Nigeria’s Ex-President Olusegun Obasanjo “Too Clean” For Ibrahim Prize!
The Ibrahim Prize celebrates excellence in African leadership. It is awarded to a former Executive Head of State or Government by an independent Prize Committee composed of eminent figures, including two Nobel Peace Prize Laureates. The above statement is culled from the Mo Ibrahim Foundation (http://mo.ibrahim.foundation/) The first prize was awarded in 2007 to Joaquim Alberto Chissano of Mozambique who left office in 2005. Obasanjo “held” Nigeria from 1999 to 2007 and should have bagged the award by now. He held Nigeria because he controlled the Executive, Legislature, Judiciary, and the Security forces. He was Emperor and hounded adversaries with his EFCC (Economic and Financial Crimes Commission) and the CCB (Code of Conduct Bureau) in the name of transparency, financial accountability, and due process. He even had a Due Process Office attached to the Presidency. President Obasanjo railed against corruption at any given opportunity.
If Olusegun Obasanjo did not win the Mo Ibrahim prize given his pronouncements, and the spate of anti-corruption measures he instituted during his reign, God may find it difficult to win the Mo Ibrahim Prize. Here lies the dilemma faced by the Committee. How can a man who came into office broke, retire as a billionaire? How does Obasanjo justify the wealth of his Chief Domestic Aide, who went from zero to Naira trillionaire in 8 years? How does he explain the use of financial extortion in building a Presidential Library while still in office? Can a transparent leader try to change his country’s constitution to perpetuate his hold on office? What is Olusegun Obasanjo’s reason for extrajudicial killings carried out by security forces and hired assasins during his rule? Olusegun Obasanjo had his own attorney general murdered during his reign and the assassins are still roaming the land free. The list can go on forever (http://saharareporters.com/2015/05/04/ezekwesili%E2%80%99s-disappointing-outing-obasanjo-and-corruption-moses-e-ochonu).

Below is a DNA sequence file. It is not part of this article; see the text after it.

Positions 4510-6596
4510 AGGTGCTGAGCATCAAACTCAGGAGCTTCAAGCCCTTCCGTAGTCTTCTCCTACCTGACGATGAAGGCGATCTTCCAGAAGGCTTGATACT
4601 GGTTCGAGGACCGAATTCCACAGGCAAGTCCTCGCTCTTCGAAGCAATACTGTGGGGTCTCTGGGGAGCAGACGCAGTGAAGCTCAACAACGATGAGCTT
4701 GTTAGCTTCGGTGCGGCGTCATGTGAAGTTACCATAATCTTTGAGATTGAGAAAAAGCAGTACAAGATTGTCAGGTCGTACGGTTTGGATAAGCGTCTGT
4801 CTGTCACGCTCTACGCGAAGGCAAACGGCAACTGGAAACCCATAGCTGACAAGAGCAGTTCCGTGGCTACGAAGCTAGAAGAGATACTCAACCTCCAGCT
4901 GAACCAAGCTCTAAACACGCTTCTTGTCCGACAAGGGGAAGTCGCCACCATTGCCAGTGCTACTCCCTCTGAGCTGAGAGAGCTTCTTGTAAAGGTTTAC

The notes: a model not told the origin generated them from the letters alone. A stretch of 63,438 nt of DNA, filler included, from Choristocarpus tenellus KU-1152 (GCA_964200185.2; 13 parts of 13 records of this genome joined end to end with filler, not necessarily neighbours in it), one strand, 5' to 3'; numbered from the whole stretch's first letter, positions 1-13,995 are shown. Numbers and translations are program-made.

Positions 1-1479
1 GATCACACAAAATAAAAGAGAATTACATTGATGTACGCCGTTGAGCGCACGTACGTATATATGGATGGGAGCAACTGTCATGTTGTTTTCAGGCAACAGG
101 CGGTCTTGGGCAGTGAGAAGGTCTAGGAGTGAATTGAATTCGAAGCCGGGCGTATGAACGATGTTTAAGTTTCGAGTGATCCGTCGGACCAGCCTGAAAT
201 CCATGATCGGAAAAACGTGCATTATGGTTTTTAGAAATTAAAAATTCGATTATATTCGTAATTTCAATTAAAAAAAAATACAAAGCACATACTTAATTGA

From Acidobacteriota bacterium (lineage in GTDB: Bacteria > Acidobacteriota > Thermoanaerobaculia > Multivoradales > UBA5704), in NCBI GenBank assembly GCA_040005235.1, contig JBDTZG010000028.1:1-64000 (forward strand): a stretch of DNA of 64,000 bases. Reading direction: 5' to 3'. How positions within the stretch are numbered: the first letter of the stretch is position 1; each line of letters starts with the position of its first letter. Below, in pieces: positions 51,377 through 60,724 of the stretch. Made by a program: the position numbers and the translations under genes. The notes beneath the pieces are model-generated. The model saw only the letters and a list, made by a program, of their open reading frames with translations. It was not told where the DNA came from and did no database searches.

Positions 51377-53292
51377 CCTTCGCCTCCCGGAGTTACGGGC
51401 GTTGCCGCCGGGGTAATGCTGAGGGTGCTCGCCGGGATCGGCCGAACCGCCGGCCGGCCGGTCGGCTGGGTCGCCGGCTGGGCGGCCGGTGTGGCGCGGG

After examining all the evidence, the Prize Committee decided that President Olusegun Obasanjo talked transparency and acted turbidly. All his outbursts about corruption was to pull wool over the peoples’ eyes making their eyes opaque or turbid and thereby obscuring his lack of transparency. His due process was to ensure that all transactions went through the due process of corruption that was ingrained in his administration. If you did not follow the rules of the corrupt game, the due process body will either ensure compliance, failing which, you are excluded from the game. Africastallestman has always doubted the sanctimoniousness of General Olusegun Obasanjo and the Mo Ibrahim Foundation has confirmed this suspicion. There is an Igbo saying that goes thus, “Soo bee okwu mu, eso na omume mu.” It translates, “Act my words and do not act my deeds.” Obasanjo’s actions were diametrically opposed to his pronouncements!